Summary for the Busy Executive: We'll to the woods.
You don't run into a clarinet quartet all that often. In fact, I have heard only two of the pieces on this program before: the Moross and the Still Lyric Quartette. However, I heard the latter in its original string quartet form, so it really doesn't count. Moross wrote his sonatina (for 6 clarinets; the Toledo Clarinets take on two more players) when his publisher assured him a real market clamored for such works. According to Moross, it didn't turn out that way, but he appreciated the publisher taking an interest.
Certain composers appear to sweat and struggle. I suppose Beethoven and Brahms supremely represent that archetype. Almost all composers struggle. Composing, after all, requires a lot of dedicated effort. However, certain rare lucky ones seem to emit music without breaking a sweat or compromising quality: Scarlatti, Handel, Mozart, Schubert, Mendelssohn, and Poulenc. I think of them as "musical composers," naturals. Bach, as usual, occupies a category all by himself. Jerome Moross (also his contemporary Morton Gould) strikes me as a natural. The music never seems forced. It sounds as if he could have made it up on the spot, but his high level of craftsmanship puts that in doubt. You often find that he has solved problems elegantly, without strain or awkwardness, and in the most direct way possible. You also find a strong element of play. The figure of Mozart keeps coming into my head.
All of this comes out in the Sonatina for Clarinet Choir. That this is Moross's first (probably his only) work for the ensemble amazes me. I keep thinking of all the range and textural problems (essentially subtle variations on the same basic color) he had to have solved. Yet the score doesn't come across as a theoretical exercise. The first movement capers about in a Forties Americana vein. Come to think of it, the main rhythm and phrasing are identical to the title theme of Elmer Bernstein's The Magnificent Seven and the lyrical contrast has the family look of the other as well. However, Moross goes for the dance-like rather than the epic. The second movement is a slow, smoke-filled, early-hours blues. The finale alternates between a whirligig unreeling of quick note runs and a long, lyrical line, with a hint of Broadway in it. A short work, but a memorable one, it's as playful as a puppy. You may find yourself humming the themes for weeks afterward.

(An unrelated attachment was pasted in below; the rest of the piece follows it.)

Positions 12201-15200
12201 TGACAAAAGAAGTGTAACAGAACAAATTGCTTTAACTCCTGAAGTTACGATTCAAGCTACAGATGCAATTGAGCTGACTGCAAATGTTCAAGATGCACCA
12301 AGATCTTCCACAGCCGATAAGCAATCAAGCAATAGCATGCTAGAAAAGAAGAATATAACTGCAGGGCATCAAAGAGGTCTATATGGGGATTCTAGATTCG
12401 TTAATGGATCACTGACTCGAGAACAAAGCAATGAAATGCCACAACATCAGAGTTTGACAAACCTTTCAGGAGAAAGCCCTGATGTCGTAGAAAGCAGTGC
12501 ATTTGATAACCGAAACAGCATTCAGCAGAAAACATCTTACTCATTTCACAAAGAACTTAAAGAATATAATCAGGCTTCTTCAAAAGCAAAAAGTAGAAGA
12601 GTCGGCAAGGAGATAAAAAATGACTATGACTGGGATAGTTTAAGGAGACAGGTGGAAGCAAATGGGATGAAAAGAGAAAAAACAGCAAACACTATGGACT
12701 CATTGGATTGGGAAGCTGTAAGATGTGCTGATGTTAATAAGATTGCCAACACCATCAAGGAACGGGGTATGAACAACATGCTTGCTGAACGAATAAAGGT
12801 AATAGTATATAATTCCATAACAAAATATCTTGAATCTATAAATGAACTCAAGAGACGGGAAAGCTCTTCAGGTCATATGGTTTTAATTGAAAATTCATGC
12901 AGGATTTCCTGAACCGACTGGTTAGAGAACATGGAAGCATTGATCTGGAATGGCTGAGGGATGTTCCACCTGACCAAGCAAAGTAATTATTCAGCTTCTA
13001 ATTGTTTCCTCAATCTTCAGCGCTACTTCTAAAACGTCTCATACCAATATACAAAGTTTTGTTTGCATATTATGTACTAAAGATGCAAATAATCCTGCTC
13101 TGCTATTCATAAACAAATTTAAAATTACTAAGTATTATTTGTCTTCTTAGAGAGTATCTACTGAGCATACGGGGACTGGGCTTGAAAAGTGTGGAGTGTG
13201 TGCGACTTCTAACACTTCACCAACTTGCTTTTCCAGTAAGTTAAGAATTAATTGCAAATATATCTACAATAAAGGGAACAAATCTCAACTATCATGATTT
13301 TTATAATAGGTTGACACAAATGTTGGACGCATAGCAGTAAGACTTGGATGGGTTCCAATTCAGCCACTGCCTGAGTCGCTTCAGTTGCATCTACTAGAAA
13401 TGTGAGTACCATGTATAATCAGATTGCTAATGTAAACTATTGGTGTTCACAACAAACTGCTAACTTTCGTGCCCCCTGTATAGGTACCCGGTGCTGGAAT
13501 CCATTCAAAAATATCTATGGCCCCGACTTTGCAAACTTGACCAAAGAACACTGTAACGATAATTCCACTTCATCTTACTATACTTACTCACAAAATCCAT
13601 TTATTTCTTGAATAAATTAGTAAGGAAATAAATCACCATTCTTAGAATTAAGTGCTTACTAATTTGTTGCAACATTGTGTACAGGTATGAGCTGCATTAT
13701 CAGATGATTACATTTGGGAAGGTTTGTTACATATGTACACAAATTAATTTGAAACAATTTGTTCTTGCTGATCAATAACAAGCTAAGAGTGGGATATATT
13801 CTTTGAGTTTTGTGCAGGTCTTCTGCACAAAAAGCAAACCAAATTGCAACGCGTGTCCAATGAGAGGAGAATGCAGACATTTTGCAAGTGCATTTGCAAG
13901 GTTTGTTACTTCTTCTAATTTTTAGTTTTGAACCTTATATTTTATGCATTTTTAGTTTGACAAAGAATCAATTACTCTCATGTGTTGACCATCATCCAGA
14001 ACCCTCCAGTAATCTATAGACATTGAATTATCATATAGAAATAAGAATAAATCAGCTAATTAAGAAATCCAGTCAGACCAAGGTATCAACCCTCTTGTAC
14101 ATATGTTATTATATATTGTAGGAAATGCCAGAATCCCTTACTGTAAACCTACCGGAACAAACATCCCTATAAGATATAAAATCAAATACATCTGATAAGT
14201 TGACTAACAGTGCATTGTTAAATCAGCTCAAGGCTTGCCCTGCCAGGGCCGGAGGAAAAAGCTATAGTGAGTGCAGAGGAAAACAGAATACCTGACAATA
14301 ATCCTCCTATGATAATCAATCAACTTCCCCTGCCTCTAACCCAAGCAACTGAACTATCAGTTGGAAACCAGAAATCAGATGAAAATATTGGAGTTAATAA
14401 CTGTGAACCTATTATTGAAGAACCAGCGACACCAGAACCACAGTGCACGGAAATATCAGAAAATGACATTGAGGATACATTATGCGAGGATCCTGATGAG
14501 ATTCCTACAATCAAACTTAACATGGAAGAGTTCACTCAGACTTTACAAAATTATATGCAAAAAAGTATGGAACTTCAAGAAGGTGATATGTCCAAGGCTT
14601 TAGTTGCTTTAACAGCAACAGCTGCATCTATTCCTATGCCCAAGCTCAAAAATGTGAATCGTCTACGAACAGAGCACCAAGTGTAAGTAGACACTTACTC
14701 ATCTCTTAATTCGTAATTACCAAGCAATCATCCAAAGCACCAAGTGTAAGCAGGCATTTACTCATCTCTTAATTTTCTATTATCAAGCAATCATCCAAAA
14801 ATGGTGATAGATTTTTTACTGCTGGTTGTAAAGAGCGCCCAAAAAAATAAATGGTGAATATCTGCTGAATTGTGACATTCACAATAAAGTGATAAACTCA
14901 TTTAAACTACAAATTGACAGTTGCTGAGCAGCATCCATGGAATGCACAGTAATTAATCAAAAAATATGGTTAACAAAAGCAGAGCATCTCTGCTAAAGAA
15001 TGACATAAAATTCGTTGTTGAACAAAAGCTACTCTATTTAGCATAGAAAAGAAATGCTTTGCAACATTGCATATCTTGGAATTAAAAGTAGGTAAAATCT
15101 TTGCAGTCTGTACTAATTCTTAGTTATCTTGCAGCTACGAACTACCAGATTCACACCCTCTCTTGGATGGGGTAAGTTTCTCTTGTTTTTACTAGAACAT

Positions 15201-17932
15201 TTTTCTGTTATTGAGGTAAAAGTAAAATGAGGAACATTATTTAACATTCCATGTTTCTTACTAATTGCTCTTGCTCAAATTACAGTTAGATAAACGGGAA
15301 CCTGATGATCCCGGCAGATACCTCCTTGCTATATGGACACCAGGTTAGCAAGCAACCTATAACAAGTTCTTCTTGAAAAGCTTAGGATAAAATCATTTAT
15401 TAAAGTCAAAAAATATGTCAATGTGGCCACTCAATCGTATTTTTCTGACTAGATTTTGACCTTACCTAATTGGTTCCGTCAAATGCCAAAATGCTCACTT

William Grant Still wrote during the heroic age of classic Modernism, the main African-American classical composer. He studied with Edgard Var&eagrave;se, among others, and went through a short-lived avant-garde phase. He then became a kind of American Tchaikovsky, writing many works based on Black vernacular music but also many others that owed little to blues, spirituals, or jazz. The Lyric Quartette, originally for string quartet and arranged (probably by Greg Kostraba) for clarinets, falls into the latter category. I find its three movements tuneful but a bit predictable, although I must say I prefer the arrangement to the original. The first movement, my favorite, has the title "The Sentimental One," and its quality resembles the folk song "Shenandoah." "The Quiet One" follows. It reminds me a little of Vaughan Williams Pastoralism and English folk song. The finale, "The Jovial One," gives you mostly what you'd expect, with a goofy Near-East strain thrown in to keep things from settling into too-comfortable a groove.
The other Still work, Christmas in the Western World, amounts to a series of postcards from French Canada, Trinidad, the Hispanic Americas, Brazil, and a Still evocation of a spiritual at the end. I find the score workmanlike, but nothing special.
A clarinet quartet, to remain viable, needs repertoire, not just the sweet fluff, but substantial pieces as well. Unfortunately, Christopher Dietz's De Profundis, serious in intent, falls short in substance. One has to applaud Dietz's daring in taking on one of the Biblical masterpieces – daring because the composer deliberately invites you to compare the artistic worth of his music to the poetic worth of the Psalm. Unfortunately, he comes up short – no real surprise. Even if he had titled the piece something else, even something neutral like "Study" or "Sermon," the work has problems. For one thing, nothing really interesting or surprising happens. Ten minutes of it go by without anything sticking.
Sean Osborn's four bagatelles for four B-flat clarinets compounds Moross's problems, particularly the one of range, since only one type of clarinet is specified. Osborn leaps over the hurdles with elán, making use of ingenious antiphony and counterpoint. The first movement, a calm pastoral, leads to a manic "Scherzo." A modal slow movement follows. The lines spread out like heat on a summer day. The finale, "Dorian Dance," resembles the English folk song "Seventeen Come Sunday" in its first strain. It changes mode rather than key, raising the specter of monotony, but it doesn't outstay its welcome, either. An elegant and concise score.
The Toledo Clarinets deliver, on the whole, a very attractive disc. You can't call any of these works warhorses, and the group gives very entertaining accounts. They even manage to make something of the Dietz, with the cards stacked against them. The engineering, although it may not rise to the Hyperion, Telarc, or Chandos level, remains well within current standards.
Copyright © 2010, Steve Schwartz.